br Methods br Results and discussion br
Results and discussion
Conclusions A third example of a hexokinase using polyphosphate exclusively as a phosphoryl donor has been identified, this time in mammalian tissues. This is the first polyphosphate utilizing enzyme activity demonstrated in mammalian CCG-1423 australia as far as we are aware. The evolutionary significance of this enzyme may help in the understanding of the shift of substrate specificity of hexokinases from polyphosphate to ATP. The enzyme kinetics are similar to glucokinase as defined by its high S0.5 for glucose. Preliminary analysis suggests that the enzyme tightly binds polyphosphate which can act as a native substrate for glucose 6-phosphorylation. Because of the finite supply of polyphosphate in cells, the enzyme system is likely to be involved in acute cellular events. An obvious possibility, though speculative, is the supply of increased reductive capacity in the form of NADPH for glutathione synthesis during oxidative stress, supported by the observation that G6PDH localizes to the nuclear periphery .
Author information The authors declare no competing interests. Information requests, reprints and questions should be addressed to the corresponding author, S.B. ([email protected]).
Acknowledgements We thank The Wellcome Trust for funding to SPB (Post Doctoral funding for HB), and The Wellcome Trust for funding to D. Claire Wathes. We thank the BBSRC (01/A1/S/07269) for Ph.D. studentship funding for Angelina Swali, awarded to D. Claire Wathes. We thank Robert D. Cohen for valuable discussion concerning acid-base metabolism and regulation of gluconeogenesis, and Richard A. Iles for discussions on reversible reactions.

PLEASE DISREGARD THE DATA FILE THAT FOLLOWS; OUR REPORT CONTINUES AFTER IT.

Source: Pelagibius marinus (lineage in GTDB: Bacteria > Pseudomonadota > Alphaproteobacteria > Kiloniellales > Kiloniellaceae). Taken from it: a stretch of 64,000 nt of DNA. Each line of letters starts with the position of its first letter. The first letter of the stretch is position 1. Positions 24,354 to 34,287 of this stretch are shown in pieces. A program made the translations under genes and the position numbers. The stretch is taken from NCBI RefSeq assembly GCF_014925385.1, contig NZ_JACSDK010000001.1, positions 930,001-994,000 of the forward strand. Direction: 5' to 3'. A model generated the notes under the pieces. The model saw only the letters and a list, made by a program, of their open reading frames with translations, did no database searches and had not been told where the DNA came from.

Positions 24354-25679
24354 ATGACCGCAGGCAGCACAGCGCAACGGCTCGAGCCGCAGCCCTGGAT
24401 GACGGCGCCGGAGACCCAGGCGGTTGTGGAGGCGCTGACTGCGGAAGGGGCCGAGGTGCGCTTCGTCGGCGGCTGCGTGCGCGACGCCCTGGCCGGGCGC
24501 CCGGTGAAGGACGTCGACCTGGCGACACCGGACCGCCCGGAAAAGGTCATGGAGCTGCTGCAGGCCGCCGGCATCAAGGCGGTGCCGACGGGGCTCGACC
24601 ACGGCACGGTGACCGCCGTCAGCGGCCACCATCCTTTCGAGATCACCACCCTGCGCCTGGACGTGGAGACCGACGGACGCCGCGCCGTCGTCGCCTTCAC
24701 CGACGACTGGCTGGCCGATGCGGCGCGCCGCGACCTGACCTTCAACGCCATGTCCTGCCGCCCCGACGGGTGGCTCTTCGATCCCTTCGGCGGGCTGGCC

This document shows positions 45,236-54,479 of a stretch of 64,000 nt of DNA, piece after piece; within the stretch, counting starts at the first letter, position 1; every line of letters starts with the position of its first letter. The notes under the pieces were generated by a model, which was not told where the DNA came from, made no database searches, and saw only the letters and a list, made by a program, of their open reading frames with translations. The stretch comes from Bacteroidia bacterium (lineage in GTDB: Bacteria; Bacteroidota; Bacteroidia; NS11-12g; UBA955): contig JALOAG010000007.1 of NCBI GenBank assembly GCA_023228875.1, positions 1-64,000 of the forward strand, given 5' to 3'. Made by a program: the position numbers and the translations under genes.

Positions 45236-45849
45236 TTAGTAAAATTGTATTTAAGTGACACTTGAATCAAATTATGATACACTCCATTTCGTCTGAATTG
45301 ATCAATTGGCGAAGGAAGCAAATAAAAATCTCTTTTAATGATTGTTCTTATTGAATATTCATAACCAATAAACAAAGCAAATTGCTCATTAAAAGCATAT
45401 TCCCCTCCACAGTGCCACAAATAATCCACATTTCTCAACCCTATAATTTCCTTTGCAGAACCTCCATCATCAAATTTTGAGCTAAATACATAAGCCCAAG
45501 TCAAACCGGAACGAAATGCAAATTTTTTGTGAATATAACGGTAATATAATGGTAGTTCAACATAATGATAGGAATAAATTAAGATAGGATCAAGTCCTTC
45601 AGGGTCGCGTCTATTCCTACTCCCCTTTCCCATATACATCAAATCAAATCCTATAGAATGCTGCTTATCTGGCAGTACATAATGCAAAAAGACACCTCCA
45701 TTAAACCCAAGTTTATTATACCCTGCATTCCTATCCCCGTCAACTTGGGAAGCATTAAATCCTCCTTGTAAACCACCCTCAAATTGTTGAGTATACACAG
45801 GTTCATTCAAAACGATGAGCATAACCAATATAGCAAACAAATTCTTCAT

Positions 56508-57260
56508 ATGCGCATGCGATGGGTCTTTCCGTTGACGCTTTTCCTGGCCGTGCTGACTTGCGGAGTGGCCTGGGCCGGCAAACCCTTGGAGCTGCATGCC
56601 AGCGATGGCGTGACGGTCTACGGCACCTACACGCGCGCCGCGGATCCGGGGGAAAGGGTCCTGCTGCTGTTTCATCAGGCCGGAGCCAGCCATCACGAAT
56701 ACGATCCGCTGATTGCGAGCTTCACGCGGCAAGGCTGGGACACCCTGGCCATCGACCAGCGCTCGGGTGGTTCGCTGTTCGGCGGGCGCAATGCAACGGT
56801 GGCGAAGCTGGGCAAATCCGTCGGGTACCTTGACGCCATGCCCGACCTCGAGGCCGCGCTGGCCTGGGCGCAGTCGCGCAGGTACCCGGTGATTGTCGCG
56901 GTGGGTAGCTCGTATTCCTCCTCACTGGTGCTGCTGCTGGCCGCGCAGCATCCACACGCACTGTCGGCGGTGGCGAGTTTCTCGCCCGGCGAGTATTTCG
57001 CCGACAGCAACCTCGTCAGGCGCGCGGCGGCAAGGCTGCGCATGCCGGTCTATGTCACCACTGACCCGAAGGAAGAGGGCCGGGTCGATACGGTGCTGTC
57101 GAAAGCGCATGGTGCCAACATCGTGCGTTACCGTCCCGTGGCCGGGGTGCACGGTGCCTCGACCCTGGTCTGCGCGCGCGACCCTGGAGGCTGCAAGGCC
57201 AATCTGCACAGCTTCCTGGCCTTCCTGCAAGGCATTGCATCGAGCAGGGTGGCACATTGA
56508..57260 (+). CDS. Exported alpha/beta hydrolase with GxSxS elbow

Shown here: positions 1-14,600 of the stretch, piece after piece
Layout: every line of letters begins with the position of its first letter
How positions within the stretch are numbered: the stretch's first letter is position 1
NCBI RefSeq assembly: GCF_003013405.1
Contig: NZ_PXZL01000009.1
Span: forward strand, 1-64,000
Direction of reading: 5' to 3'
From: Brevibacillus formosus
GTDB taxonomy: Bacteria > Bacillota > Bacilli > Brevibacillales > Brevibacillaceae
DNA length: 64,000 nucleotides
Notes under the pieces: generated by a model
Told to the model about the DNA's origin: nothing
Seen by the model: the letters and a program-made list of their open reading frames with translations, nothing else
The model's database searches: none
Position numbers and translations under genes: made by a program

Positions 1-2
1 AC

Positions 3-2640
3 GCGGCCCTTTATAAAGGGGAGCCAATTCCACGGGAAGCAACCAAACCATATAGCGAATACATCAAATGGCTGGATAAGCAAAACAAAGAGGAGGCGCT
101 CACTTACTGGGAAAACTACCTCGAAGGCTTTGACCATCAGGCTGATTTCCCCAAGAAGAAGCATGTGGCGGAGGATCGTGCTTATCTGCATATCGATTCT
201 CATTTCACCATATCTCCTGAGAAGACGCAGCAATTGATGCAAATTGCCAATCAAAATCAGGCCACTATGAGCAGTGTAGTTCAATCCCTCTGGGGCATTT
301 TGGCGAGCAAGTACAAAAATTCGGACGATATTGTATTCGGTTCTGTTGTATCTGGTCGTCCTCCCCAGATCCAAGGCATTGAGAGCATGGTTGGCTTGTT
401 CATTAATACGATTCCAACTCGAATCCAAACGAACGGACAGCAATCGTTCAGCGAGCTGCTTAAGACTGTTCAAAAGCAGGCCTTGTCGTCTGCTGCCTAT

Introduction The ADP-dependent sugars kinases catalyze the transfer of a phosphoryl group from a di-phosphorylated nucleotide (ADP) to either glucose (EC:184.108.40.206) or fructose-6P (EC: 220.127.116.11). These enzymes belong to the ribokinase superfamily and share a common Rossmann-like fold that constitutes the named large domain. They also present an extra small domain, which has been proposed as a phylogenetic marker for the evolution of this superfamily. The ADP-dependent sugar kinases were initially described in archaea, but its presence in higher eukaryotes and some bacteria has been also demonstrated , , . Regarding the catalytic mechanism of the ADP-dependent kinases, two highly conserved motifs have been described; the GXGD motif, which contains an aspartic acid residue that has been pointed out as the catalytic base that removes the proton from the acceptor hydroxyl group thus activating it for the nucleophilic attack , , , ,  and the NXXE motif, involved in coordinating the metal cation, which recently has been related to the regulation of the enzyme activity . Lately, a new motif has been reported for the ADP-dependent sugar kinases from archaea, the HXE motif. This motif has been described as fundamental for glucose binding during the formation of the ternary complex  and has not been reported for other members of the ribokinase family. So far, the best characterized are the thermophilic enzymes from the order Thermococcales, being the glucokinase (GK) and phosphofructokinase (PFK) enzymes highly specific for glucose  or fructose-6P, respectively . Interestingly, in 2002, Sakuraba et al.  reported the characterization of the bifunctional enzyme from the hyperthermophilic methanogenic archeon Methanocaldococcus jannaschii.. In order to address if bi-functionality was a particular feature of the M. jannaschii enzyme or a common feature for all the enzymes from the order Methanococcales, Castro-Fernandez et al.  characterized the enzyme from Methanococcus maripaludis and constructed molecular models for all the ADP-dependent sugar kinases from the order Methanococcales. They concluded that all the enzymes from this order are able to phosphorylate glucose and fructose-6P, statement that is support by the fact that all the organisms from this order have only one copy of the gene codifying for the ADP-dependent enzymes.